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Geography

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Nigeria has the largest population of any country in Africa (186,053,386), and the greatest diversity of cultures, ways of life, cities and terrain.


Nigeria covers a total area of 923,768 sq km, making it the 14th largest country in Africa. It borders the Gulf of Guinea between Benin and Cameroun with a coastline that stretches 853km. It has a total land boundary of 4,477km distributed among its neighbouring countries-Benin 809 km, Cameroon 1,975 km, Chad 85 km and Niger 1,608 km and lies between the geographic coordinates of10 00 N, 8 00 E. Until 1989 the capital was Lagos but the government moved the capital to Abujain December 1991.


The broad, mostly level valleys of the Niger and Benue rivers, form Nigeria’s largest physical region. The Niger enters the country from the Northwest, the Benue from the Northeast; the two rivers join in Lokoja in the South central region and continue south, where they empty into the Atlantic at the Niger Delta. Together, they form the shape of a Y.


Population densities and agricultural development are generally lower in the Niger and Benue valleys than in other areas. North of the Niger Valley are the high plains of Hausaland, an area of relatively level topography averaging about 800 m above sea level, with isolated granite out-cropping.


The Jos Plateau, located close to Nigeria’s geographic centre, rises steeply above the surrounding plains to an average elevation of about 1,300 m. The area to the Northeast is characterised by somewhat lower elevations, level terrain, and sandy soils. To the Northwest, the high plains descend into the Sokoto lowland.


Southwest of the Niger Valley (on the left side of the Y) lies the comparatively rugged terrain of the Yoruba highlands. Between the highlands and the ocean runs a coastal plain averaging 80 km in width from the border of Benin to the Niger Delta.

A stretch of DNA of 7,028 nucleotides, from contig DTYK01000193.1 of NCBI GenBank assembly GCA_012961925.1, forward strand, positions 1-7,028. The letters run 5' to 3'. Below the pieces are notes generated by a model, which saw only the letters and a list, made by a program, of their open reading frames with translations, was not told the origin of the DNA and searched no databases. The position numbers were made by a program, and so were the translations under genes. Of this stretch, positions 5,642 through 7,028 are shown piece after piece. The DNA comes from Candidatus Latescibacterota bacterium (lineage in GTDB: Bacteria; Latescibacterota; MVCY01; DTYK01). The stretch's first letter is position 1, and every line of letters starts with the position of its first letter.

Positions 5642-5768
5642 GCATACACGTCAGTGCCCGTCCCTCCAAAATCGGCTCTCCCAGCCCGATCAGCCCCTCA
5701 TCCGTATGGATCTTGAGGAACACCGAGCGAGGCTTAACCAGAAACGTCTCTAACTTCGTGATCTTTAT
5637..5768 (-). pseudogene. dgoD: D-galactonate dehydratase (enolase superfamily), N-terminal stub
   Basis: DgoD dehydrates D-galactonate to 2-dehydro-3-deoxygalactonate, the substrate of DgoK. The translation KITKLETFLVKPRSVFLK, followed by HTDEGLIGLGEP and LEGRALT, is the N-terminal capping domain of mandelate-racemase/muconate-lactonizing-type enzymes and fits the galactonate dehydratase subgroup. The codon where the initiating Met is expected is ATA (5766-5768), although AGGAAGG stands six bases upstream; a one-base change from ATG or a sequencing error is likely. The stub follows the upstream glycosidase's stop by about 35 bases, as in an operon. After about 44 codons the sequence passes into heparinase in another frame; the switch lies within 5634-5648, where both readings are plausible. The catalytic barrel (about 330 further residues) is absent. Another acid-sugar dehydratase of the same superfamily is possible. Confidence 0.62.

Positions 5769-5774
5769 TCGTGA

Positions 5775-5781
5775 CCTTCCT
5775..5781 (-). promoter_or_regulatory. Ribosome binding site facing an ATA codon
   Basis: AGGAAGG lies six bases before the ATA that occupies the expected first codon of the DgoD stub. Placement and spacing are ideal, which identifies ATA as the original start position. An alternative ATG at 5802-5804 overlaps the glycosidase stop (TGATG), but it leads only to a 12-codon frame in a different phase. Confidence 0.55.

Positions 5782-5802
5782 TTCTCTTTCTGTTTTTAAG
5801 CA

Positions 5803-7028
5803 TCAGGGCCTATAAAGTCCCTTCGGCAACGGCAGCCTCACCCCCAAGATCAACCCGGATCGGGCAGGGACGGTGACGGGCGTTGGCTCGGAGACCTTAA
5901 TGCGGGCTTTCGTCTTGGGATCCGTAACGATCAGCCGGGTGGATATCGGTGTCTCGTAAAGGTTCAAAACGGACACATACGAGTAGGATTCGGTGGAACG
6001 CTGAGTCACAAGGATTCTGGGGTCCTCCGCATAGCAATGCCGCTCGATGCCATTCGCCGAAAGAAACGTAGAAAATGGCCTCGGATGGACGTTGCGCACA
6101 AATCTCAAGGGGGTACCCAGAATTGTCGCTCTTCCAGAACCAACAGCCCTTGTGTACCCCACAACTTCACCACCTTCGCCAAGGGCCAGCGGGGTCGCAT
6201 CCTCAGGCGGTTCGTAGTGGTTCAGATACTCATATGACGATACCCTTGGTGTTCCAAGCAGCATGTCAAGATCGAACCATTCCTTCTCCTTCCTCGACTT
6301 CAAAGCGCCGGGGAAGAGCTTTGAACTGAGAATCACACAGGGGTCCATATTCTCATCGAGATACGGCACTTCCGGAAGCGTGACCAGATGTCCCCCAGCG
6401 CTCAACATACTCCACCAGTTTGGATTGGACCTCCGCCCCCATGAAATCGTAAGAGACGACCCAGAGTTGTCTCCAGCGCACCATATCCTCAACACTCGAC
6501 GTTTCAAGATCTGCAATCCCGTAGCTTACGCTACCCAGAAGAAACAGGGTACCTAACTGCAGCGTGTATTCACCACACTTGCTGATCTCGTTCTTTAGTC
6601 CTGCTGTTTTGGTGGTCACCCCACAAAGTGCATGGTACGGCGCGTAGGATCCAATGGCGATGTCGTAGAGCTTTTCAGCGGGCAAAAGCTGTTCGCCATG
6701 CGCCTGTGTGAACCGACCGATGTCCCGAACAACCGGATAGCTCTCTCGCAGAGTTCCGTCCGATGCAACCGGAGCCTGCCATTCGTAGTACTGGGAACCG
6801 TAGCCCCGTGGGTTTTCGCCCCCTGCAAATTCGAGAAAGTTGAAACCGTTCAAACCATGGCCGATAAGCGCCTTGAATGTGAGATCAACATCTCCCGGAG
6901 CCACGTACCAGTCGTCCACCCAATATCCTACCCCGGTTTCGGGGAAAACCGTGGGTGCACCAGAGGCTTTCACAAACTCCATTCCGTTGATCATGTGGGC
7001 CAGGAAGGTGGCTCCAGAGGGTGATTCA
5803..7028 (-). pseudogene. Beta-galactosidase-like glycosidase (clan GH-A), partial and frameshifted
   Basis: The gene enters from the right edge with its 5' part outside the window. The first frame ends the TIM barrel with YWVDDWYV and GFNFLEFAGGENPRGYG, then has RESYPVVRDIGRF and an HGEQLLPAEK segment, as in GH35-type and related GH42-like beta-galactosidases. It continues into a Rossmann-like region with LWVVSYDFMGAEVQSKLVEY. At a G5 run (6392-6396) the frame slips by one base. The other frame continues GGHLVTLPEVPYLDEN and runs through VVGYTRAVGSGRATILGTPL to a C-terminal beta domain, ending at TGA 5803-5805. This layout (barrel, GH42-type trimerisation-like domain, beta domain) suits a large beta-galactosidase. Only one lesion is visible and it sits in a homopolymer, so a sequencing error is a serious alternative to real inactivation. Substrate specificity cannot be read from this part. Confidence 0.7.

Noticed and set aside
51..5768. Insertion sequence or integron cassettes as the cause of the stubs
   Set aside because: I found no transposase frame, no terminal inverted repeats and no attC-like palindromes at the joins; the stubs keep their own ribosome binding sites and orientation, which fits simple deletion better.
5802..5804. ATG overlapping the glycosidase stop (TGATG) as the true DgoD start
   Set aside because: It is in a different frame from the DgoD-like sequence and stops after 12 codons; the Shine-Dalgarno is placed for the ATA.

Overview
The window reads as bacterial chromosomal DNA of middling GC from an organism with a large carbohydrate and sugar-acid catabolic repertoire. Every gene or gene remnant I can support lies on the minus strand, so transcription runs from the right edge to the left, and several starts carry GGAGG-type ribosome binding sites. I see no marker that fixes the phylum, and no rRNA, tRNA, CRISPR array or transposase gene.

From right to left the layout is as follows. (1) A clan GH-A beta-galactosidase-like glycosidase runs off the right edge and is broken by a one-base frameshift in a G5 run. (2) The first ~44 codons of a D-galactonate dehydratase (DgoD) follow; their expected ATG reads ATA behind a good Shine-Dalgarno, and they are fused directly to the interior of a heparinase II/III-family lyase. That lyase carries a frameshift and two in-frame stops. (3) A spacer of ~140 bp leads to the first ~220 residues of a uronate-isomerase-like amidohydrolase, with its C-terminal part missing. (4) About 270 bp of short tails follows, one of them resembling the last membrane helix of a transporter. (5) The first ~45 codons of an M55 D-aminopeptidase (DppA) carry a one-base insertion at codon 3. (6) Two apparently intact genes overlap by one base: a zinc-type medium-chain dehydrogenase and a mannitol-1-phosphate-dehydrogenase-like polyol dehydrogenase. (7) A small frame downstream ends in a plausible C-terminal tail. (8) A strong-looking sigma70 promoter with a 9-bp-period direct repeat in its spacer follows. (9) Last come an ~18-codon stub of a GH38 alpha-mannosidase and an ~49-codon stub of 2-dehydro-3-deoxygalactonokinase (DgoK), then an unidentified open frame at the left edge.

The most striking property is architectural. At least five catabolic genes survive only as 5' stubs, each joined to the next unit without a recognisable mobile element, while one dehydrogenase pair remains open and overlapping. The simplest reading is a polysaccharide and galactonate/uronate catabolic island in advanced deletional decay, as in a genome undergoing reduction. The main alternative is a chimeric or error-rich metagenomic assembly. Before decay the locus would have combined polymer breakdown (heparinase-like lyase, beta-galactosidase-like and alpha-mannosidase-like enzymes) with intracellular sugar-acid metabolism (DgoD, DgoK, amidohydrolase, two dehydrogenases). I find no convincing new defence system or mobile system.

The delta, which lies at the base of the Y and separates the southwestern coast from the southeastern coast, is 36,000 sq km of low-lying, swampy terrain and multiple channels through which the waters of the great river empty into the ocean. Several of the delta’s channels and some of the inshore lagoons can be navigated.


Southeastern coastal Nigeria (to the right of the Y) consists of low sedimentary plains that are essentially an extension of the Southwestern coastal plains. In all, the Atlantic coastline extends for 850 km. It is marked by a series of sandbars, backed by lagoons of brackish water that support the growth of mangroves. Large parts of Africa’s Bight of Benin and Bight of Biafra fall along the coast.


Because of the Guinea Current, which transports and deposits large amounts of sand, the coastline is quite straight and has few good natural harbours. The harbours that do exist must be constantly dredged to remove deposited sand.Inlands, from the Southeastern coast, are progressively higher regions. In some areas, such as the Udi Hills Northwest of Enugu, escarpments have been formed by dipping rock strata.


Farther east, along Nigeria’s border with Cameroon, lie the eastern highlands, made of several distinct ranges and plateaus, including the Mandara Mountains, the Shebeshi Mountains, the Alantika Mountains, and the Mambila Mountains. In the Shebeshi is Dimlang (Vogel Peak), which at 2,042m is Nigeria’s highest point.


Climate and Weather

Nigeria lies entirely within the tropics yet there are wide climactic variations. In general, there are two seasons, dry and wet, throughout Nigeria. Near the coast, the seasons are less sharply defined. Temperatures of over 90°F are common in the north, but near the coast, where the humidity is higher, temperatures seldom climb above that mark.


Inland, around the two great rivers, the wet season lasts from April-October and the dry season from November -March. Temperatures are highest from February -April in the south and March-June in the north; they're lowest in July and August over most of the country.


Vegetation

According to the 2012 environmental estimates, about 78% of Nigeria’s land is agriculturally viable of which 37.8% are arable land, 7.4% for permanent crops, 33.3% permanent pasture and 9.5% is forest. In line with the rainfall distribution, a wetter south and a drier northern half, there are two broad vegetation types: Forests and Savanna. There are three variants of each, running as near parallel bands east to west across the country namely; Forests Savanna Saline water swamp, Guinea Savanna Fresh water swamp, Sudan Savanna, Tropical (high) evergreen Sahel Savanna Rainforest.


There is also the mountain vegetation of the isolated high plateau regions on the far eastern extremes of the country (Jos, Mambilla, Obudu).


The savanna, especially Guinea and Sudan, are the major grains, grasses, tubers, vegetable and cotton growing regions.


The Tropical evergreen rain forest belt bears timber production and forest development, production of cassava; and plantation growing of fruit trees – citrus, oil palm, cocoa, and rubber, among others.

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